This article proposes a contextual analysis of the iconographic programme through which the Jouvenel des Ursins family celebrated its collective social rise in fifteenth-century France. The Jouvenel des Ursins were a family of parvenus from Troyes whose social prominence in French society was tightly connected to the legal training of several of its male members and to the service that they were able to provide to royal government and the Church. Despite their modest origins, the Jouvenel des Ursins sought to celebrate and memorialise their social status by claiming an obscure parentage with the Roman family of the Orsini. This article argues, however, that their connection to the offices and institutions that created the material conditions of their social promotion was equally important to the construction of their social identity. Genealogical and institutional celebration thus appear subtly entwined in the visual lexicon that emerges from the portraits and the decorated manuscripts that they commissioned, intended to remain for posterity as a carefully crafted testimonial of their social prestige and success.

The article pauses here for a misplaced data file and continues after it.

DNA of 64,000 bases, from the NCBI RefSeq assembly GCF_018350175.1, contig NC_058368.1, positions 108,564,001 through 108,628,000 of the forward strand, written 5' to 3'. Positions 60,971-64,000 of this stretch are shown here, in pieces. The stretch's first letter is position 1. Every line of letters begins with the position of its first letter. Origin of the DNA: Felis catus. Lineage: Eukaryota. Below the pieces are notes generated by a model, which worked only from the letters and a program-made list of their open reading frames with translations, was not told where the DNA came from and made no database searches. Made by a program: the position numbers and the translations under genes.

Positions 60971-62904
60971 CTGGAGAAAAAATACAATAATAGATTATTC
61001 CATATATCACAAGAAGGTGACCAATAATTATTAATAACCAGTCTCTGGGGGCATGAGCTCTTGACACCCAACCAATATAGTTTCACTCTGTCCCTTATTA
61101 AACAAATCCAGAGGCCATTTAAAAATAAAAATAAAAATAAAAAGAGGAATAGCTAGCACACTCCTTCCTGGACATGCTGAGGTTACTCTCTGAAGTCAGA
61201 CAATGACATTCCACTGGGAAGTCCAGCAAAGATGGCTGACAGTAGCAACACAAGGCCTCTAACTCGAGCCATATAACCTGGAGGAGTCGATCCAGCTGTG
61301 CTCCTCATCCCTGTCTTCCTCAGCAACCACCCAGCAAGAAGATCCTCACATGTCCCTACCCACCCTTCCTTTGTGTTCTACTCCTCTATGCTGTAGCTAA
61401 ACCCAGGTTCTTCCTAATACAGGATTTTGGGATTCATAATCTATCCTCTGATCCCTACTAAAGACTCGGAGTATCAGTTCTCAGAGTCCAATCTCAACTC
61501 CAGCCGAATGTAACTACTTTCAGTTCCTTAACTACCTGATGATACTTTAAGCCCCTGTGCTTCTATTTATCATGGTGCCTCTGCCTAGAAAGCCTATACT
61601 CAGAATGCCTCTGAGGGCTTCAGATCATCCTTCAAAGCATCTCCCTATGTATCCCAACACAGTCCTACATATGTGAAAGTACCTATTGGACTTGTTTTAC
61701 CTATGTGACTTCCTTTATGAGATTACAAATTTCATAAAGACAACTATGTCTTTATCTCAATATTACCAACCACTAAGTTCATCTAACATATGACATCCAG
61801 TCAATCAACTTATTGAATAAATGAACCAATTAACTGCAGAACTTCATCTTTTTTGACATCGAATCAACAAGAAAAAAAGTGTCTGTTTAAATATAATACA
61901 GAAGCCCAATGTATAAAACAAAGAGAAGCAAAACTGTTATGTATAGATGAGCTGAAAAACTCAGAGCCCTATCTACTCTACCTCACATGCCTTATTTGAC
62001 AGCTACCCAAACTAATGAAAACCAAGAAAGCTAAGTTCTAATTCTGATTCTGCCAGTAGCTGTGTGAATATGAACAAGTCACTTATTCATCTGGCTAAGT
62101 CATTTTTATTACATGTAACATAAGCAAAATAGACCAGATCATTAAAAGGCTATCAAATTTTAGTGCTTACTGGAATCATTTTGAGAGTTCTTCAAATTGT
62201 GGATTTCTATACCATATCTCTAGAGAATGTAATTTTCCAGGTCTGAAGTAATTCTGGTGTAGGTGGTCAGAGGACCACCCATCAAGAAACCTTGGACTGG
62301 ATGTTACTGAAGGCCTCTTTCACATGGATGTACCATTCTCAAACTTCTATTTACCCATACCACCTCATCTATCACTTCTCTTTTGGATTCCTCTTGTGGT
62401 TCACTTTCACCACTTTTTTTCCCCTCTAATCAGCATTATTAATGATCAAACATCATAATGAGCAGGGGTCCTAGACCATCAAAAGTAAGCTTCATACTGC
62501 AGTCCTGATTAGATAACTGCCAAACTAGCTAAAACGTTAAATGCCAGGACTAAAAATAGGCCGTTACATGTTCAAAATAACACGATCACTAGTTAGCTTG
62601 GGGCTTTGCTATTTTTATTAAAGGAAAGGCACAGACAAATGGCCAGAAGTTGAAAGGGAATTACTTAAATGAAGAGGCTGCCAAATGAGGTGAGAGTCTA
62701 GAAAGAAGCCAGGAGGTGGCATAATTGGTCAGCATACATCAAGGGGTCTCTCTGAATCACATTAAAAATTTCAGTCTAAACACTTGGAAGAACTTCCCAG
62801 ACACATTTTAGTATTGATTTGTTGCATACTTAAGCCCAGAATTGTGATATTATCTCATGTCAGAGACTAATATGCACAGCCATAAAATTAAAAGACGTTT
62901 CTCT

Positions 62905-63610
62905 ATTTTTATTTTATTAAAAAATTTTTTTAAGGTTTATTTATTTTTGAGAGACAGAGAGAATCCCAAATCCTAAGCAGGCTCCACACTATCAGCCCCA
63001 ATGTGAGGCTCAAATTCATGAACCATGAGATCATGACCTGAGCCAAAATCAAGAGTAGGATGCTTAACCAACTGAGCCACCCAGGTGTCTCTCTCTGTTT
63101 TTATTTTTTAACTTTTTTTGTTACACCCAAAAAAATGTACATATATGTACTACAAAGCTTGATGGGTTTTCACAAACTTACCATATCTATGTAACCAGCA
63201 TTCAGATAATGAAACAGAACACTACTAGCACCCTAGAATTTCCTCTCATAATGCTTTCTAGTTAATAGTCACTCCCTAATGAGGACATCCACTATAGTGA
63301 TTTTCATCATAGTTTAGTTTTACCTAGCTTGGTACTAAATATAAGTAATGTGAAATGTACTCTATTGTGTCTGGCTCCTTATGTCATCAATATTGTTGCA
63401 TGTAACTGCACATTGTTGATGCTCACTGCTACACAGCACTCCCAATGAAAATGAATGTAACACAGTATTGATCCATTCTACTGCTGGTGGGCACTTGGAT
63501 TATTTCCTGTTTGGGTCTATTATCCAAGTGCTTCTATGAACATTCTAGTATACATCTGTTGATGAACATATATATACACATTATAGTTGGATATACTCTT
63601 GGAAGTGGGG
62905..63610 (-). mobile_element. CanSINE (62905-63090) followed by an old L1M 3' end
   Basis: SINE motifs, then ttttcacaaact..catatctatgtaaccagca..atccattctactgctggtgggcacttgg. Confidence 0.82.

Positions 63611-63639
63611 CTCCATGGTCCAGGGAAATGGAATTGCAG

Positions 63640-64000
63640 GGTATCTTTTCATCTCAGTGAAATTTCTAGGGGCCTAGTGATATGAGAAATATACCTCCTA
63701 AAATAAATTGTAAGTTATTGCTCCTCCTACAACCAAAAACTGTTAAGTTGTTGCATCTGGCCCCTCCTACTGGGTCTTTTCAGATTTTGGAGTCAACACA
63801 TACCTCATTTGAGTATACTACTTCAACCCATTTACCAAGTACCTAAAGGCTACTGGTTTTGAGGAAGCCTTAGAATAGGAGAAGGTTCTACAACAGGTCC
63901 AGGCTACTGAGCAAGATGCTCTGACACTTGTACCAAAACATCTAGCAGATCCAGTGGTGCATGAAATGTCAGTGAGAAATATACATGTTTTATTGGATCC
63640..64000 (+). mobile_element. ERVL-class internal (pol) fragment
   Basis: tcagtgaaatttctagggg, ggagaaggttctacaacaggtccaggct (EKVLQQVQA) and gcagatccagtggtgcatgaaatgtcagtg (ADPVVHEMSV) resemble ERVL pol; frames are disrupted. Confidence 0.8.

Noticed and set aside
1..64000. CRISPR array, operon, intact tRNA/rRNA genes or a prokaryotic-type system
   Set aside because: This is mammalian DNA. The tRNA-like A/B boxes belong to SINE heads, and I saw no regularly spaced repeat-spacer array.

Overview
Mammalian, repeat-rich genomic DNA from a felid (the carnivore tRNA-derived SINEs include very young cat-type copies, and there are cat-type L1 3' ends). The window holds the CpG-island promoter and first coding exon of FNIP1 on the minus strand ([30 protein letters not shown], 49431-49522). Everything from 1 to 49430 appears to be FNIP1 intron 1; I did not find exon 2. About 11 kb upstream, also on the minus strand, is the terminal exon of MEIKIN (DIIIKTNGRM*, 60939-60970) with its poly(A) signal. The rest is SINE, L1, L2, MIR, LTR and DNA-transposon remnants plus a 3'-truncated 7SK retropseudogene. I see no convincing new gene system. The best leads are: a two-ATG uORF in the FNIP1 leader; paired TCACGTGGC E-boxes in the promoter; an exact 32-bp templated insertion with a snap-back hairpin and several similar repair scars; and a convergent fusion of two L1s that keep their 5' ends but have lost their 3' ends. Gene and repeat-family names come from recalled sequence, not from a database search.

|Number of pages||33|
|Journal||ARMAS E TROFÉUS: REVISTA DE HISTÓRIA E DE ARTE|
|Publication status||Published - 2022|
- 15th century
- Jouvenel des Ursins